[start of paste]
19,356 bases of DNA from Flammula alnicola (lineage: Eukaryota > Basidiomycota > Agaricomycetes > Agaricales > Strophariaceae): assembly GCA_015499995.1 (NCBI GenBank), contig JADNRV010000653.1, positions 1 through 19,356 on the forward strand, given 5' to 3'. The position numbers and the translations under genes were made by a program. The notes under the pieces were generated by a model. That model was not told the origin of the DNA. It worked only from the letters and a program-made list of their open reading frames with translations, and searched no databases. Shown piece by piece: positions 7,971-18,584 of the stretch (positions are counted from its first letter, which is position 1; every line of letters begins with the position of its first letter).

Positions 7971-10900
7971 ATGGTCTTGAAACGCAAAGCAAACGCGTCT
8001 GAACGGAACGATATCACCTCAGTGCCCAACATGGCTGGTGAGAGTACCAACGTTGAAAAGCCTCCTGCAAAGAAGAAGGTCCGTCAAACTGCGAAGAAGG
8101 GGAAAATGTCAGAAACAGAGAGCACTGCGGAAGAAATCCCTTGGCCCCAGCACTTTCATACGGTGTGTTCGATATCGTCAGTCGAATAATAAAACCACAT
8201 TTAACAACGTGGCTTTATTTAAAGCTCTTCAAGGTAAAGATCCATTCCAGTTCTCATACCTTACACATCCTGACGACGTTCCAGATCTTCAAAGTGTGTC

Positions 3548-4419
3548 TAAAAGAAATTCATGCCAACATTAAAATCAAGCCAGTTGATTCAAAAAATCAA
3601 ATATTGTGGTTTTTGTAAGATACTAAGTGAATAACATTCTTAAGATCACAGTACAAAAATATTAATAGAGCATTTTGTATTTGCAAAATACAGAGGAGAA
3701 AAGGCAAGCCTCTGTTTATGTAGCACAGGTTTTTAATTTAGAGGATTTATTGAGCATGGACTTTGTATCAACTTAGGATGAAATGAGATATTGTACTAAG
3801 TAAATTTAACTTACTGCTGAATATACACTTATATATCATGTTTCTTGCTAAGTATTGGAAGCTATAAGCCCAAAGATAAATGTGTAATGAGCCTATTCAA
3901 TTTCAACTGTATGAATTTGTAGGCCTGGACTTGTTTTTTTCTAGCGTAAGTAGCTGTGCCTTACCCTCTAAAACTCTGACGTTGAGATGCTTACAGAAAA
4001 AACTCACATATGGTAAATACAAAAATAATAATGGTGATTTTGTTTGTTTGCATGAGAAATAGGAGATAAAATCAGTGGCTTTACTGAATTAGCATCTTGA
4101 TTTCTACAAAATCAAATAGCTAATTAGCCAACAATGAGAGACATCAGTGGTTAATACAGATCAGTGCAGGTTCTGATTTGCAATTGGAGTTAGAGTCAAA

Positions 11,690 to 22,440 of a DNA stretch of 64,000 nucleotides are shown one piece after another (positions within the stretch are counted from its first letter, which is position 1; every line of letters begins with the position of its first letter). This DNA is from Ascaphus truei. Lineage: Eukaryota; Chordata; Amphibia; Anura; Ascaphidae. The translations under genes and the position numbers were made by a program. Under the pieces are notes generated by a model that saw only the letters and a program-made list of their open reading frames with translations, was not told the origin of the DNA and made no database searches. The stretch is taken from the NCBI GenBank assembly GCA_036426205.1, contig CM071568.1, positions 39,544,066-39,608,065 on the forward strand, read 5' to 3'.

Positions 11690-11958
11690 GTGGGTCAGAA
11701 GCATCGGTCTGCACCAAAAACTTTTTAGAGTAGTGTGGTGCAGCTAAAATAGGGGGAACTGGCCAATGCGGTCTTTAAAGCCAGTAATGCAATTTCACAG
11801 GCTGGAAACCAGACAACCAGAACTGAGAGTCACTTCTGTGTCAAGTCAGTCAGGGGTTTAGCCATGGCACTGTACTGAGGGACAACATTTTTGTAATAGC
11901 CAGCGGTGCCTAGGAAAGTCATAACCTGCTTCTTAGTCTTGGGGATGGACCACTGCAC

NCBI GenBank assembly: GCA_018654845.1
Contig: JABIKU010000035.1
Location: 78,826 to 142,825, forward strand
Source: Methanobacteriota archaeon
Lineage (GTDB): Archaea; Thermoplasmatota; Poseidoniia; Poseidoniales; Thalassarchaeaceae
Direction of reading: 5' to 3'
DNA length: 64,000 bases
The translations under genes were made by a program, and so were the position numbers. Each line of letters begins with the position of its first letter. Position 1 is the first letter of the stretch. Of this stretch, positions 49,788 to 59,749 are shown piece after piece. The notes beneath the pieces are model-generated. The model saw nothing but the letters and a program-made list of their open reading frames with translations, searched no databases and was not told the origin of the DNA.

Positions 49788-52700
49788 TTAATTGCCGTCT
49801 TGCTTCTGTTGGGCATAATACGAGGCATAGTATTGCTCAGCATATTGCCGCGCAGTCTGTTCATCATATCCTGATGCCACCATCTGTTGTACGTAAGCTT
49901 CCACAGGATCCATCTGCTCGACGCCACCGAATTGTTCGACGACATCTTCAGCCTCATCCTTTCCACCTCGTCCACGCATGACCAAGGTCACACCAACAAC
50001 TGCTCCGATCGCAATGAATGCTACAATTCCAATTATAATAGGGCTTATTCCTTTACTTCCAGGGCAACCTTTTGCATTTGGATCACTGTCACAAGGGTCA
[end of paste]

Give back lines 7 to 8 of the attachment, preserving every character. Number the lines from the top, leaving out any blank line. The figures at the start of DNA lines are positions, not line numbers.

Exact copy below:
Positions 3548-4419
3548 TAAAAGAAATTCATGCCAACATTAAAATCAAGCCAGTTGATTCAAAAAATCAA